August 07, 2014, 10:00 AM — Notebook graphics have been in a state of flux over the last few years. For a while, the GPU was part of the motherboard chipset that included the front side bus and memory controller. The chipset went away as all three components moved onto the chipset, but there was also the creation of discrete GPUs for notebooks. These were roughly the same chips used in add-in boards for laptop users who wanted the horsepower for gaming.
Fast forward a few years and discrete GPUs seem to be disappearing. ExtremeTech has a fine piece on the case of rapidly disappearing GPU in notebooks. Fewer and fewer mainstream OEMs are bothering any more.
Some of what happened is obvious. Low-end laptops simply went with Intel and AMD offerings, since their CPUs have acceptable on-die GPUs in terms of gaming performance. ET pointed out that if you bought a laptop with a discrete GPU it usually had a more powerful CPU and high resolution monitor, so there was no real mid-range, it was all high-end.
What's happening, I think, is that gamers tried gaming laptops and didn't like them. They were very expensive compared to desktops with the same specs and they certainly weren't fun to take on the road or use in your local Starbucks. They tended to be very heavy and ran hot.
Also, gaming changed. In the 1990s, I used to go to LAN parties where 30 people brought their own PCs to the office of a tech consultancy (who would later go on to launch GameSpy). Lugging a tower PC and 19" monitor out of my apartment, down to Orange County and up a flight of stairs to a second floor office was not fun.
But the time of players gathering to game together has passed. Most everyone has broadband and uses headsets and chat software like TeamSpeak, so we don't need to assemble in one room to play League of Legends, Team Fortress or Dota 2.
If people have the money and interest in a gaming PC, they will make the plunge on a high-end PC. That's why Dell's Alienware unit, Origin and Falcon Northwest continue to operate on the Ferrari model. They don't sell a lot but they sell high-priced, high margin products.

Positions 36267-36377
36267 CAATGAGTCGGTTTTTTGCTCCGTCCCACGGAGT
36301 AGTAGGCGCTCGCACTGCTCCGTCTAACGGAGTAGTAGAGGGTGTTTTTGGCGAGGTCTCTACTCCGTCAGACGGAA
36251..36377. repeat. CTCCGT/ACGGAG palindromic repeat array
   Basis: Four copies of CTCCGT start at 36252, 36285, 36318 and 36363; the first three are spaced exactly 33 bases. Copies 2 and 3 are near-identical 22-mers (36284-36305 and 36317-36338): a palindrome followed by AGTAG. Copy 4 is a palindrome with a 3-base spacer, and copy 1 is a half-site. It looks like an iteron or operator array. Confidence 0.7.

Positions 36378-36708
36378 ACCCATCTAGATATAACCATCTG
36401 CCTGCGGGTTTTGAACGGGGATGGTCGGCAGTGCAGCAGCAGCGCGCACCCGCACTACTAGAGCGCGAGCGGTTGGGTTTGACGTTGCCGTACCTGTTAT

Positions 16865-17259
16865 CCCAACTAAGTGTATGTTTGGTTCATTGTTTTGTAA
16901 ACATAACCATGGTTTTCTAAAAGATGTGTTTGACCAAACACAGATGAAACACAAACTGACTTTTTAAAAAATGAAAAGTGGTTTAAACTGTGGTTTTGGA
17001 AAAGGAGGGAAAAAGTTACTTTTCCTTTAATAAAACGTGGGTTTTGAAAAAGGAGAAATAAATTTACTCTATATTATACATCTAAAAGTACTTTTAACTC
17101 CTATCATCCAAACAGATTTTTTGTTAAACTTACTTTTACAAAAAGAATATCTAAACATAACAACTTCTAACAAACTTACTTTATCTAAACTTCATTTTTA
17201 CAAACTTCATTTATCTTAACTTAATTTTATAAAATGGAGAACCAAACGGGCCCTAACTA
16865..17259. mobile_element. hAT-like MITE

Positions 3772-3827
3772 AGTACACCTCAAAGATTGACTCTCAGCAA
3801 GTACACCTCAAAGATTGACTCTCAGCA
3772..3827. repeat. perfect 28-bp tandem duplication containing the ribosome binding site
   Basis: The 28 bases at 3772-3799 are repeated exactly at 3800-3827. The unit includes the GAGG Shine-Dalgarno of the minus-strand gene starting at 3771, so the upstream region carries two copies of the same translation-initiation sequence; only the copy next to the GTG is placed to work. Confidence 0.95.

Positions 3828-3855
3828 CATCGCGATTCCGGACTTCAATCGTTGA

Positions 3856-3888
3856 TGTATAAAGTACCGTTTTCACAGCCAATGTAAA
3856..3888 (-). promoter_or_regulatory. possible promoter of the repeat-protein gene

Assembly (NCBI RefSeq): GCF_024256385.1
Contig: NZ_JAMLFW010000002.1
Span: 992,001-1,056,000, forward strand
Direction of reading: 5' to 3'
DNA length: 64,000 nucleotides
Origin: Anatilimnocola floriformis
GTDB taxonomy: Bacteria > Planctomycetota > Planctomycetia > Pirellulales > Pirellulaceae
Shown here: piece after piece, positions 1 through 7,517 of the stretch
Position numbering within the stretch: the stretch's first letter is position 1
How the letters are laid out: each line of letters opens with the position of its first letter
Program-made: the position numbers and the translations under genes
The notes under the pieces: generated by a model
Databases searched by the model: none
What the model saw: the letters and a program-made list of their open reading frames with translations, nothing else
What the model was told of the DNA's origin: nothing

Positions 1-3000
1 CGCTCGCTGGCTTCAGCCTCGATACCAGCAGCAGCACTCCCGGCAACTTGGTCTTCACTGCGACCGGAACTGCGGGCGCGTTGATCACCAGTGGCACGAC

One step below the top-of-the-line vendors is usually home brews, people like me who buy their components from NewEgg, Fry's Electronics or Micro Center (or all three) and build their own. Those people tend to go as high end as they can.
The average age of a PC gamer is 35. People at that age 35 have the income for consoles and/or high-end PCs and they won't bother with a laptop. The trend in laptops is light and power efficient, two things you don't get with a discrete GPU and powerful CPU. The trend in tower desktops is performance.
Budget gamers will be happy with what a CPU with a built-in GPU offers. Or they will stick to the iPad for games. But for serious gaming, the trend is swinging back from consoles to the PC.
The one thing I could not find were benchmarks showing the difference. There are plenty of benchmarks to show discrete graphics beats integrated, which is no surprise. But no one seems to have done a power comparison. Clearly it's an issue. Why else would Nvidia introduce Optimus and AMD offer Dynamic Switchable Graphics, which let you switch between discrete and integrated GPUs?
In the end, it looks like discrete GPUs in laptops, which not a bad idea, never caught on because they weren't needed. Gamers who would need a discrete GPU for the games they like used desktops, not laptops.